Basically, you take a whole package of Oreos (or faux-reos, which is what I used because they taste the same and in some cases, even better), crumble them all up in a food processor, mix them with one package of cream cheese (but put a small amount of the crumbles aside for sprinkling on top later), and roll them into walnut-sized balls. Refrigerate them for a few hours. When they’re good and cold, take them out, and dip them into melted chocolate, I used unsweetened bakers chocolate. Some people may tell you to use semi-sweet – that’s your call. But truth be told, unsweetened was all I had in the house, so I had to use it. I’d be lying if I said I wasn’t a little concerned with how this was gonna play out. Anyway, as soon you dip them, sprinkle some of the crushed cookie bits on top, and let them sit for at least another hour.

oreo truffle shuffle.

oreo truffle shuffle.

So, after I let mine sit, I figured I’d better eat one. I was pleasantly surprised – the unsweetened chocolate actually complimented the sweetness of the cookie/cream cheese ball quite well. But I was still concerned. Maybe I just don’t like things as sweet as everyone else? I had so many of them though, I couldn’t just not share them. So I started slipping them into to cookie gift boxes and trays, and you know what happened next? Not only did everyone like them, but each time I gave someone a cookie assortment, they specifically asked me what that one was, and said how fabulous it was. Go figure.

I guess it’s true – what you have really is all you need – especially when it’s unsweetened chocolate.

 

Pumpkin Biscotti: A Matter of Personal Preference.

pumpkin biscotti 2

I was thinking about biscotti the other day and how I haven’t made it in at least two years – I was definitely still in pastry school the last time. I remembered that it wasn’t the hardest thing to make, but it also wasn’t the simplest. So, I whipped out my old test book, and searched for the recipe.

It was definitely something I could do, but this recipe was for almond biscotti. And I really wanted to try a more seasonal flavor. I’ve been on a pumpkin rampage, and I still am, so I thought I’d give the old internet a search, and see if I could find a pumpkin biscotti recipe that suited my needs. I quickly came across this one on simplyrecipes.com. It was from 2007, but in the world of baking, that really doesn’t matter – a good recipe is a good recipe, pretty much forever. So I went to work.

I followed the recipe pretty closely – except that I tried to cheat and not flour my hands when I went to knead the dough – HUGE mistake. This dough is über sticky – make sure you use plenty o’ flour. It makes rolling it into a large log that much easier.

biscotti log (sort of)

biscotti log (sort of)

The one thing about this recipe I did find momentarily confusing was that it says to roll it into a large log, but that the logs should be relatively flat. Well, in my mind, a log is round, not flat, so I didn’t quite understand at first what this was telling me to do. So, I thought back to the last time I made biscotti, and just did that, which was just make a long flat-ish dough strip (as you can see in the picture), and bake it the first time in that shape.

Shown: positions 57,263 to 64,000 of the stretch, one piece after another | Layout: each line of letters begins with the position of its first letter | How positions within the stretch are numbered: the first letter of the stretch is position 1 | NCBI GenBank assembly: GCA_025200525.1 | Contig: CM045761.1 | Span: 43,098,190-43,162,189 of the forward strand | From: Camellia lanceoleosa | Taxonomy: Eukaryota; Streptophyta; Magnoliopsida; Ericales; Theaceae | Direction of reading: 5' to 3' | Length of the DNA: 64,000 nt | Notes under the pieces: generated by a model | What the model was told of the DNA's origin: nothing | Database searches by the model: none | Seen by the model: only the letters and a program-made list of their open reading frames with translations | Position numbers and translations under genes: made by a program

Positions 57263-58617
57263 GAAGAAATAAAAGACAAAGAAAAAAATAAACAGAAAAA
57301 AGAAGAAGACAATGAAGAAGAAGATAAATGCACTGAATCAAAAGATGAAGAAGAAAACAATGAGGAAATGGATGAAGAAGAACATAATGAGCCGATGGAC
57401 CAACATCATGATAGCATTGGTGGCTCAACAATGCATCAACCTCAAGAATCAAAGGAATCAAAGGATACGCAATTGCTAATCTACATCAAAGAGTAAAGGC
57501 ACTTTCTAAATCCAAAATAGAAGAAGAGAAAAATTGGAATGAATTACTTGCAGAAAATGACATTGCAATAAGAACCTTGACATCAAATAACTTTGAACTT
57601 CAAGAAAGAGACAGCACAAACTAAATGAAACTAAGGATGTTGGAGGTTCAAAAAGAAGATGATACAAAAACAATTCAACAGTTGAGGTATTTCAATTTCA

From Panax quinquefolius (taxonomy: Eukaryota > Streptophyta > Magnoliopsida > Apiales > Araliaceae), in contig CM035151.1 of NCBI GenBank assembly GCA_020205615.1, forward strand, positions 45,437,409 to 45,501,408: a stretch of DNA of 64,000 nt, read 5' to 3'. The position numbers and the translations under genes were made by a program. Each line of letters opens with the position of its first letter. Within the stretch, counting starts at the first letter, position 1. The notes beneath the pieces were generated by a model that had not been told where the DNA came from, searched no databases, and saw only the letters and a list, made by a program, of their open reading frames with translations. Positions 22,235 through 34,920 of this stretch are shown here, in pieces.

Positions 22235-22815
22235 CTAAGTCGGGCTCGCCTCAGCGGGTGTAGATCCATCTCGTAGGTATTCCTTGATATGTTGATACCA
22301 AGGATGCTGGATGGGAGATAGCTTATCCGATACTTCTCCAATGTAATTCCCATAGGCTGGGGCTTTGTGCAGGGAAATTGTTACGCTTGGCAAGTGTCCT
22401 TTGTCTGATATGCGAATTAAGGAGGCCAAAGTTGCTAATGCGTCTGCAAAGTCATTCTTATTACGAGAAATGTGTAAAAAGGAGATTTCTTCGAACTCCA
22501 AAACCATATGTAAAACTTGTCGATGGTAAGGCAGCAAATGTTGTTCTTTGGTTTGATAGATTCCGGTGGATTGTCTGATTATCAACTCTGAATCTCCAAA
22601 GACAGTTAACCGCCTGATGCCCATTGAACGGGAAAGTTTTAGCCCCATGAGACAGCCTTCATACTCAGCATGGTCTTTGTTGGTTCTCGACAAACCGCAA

As biscotti means “twice baked” in Italian, you gotta bake this puppy twice. So, after it baked as a flat log, I removed it from the oven, turned the  heat down, waited for the log to cool slightly, then cut it into strips, and baked it again.

baking twice makes it extra nice.

baking twice makes it extra nice.

So, here’s where my personal preference came into play. I don’t like my biscotti super hard and stale-tasting. I like it crispy on the edges, but still a little soft in the middle. So, I baked it the second time just long enough to achieve my desired results, which was somewhere around 7-8 minutes.

crunchy on the outside, soft on the inside.

crunchy on the outside, soft on the inside.

Someone told me that although it tasted fantastic, it wasn’t biscotti because it wasn’t hard enough. Well, friends, that’s just not true. Biscotti can be as hard as you like it – the only requirement is that you bake it twice. You know, since that’s what it’s named for, and all. :)

Pumpkin Almond Chocolate Covered Cake Balls (or “How a Cheap Box Cake Became Something Totally Amazing”).

cake balls closeSo, the weekend after Halloween, I was browsing the cheap residual tricks and treats left on the shelves of the store, seeing if there was anything worth spending 92 cents on, when I came across a super discounted pumpkin box cake Yes, folks, a box cake. And guess what? That’s right, I bought it. It was the right price, and truth be told, box cakes do make pretty good cakes. Do I feel like I’m cheating when I make them? A little. But I told myself that this would be completely acceptable in this case, as long as I found something creative to do with it. And, by jove, I think I did.

I decided to bake the cake into two 8″ rounds. I froze one, and crumbled up the other one in a large mixing bowl. Remember that almond butter buttercream I made for the almond cupcakes? I still had about half of that left, so I threw that into the bowl, and rolled the mix into cake balls.

pumpkin + almond = TLF

pumpkin + almond = TLF

Next, I put them in the fridge for a bit, so they solidified a little and became “dippable.” (that might not be a word). Next, I dipped them in melted white chocolate.

the base coat.

the base coat.

I let them sit until the chocolate hardened. Then, I melted some dark chocolate, and drizzled it on top.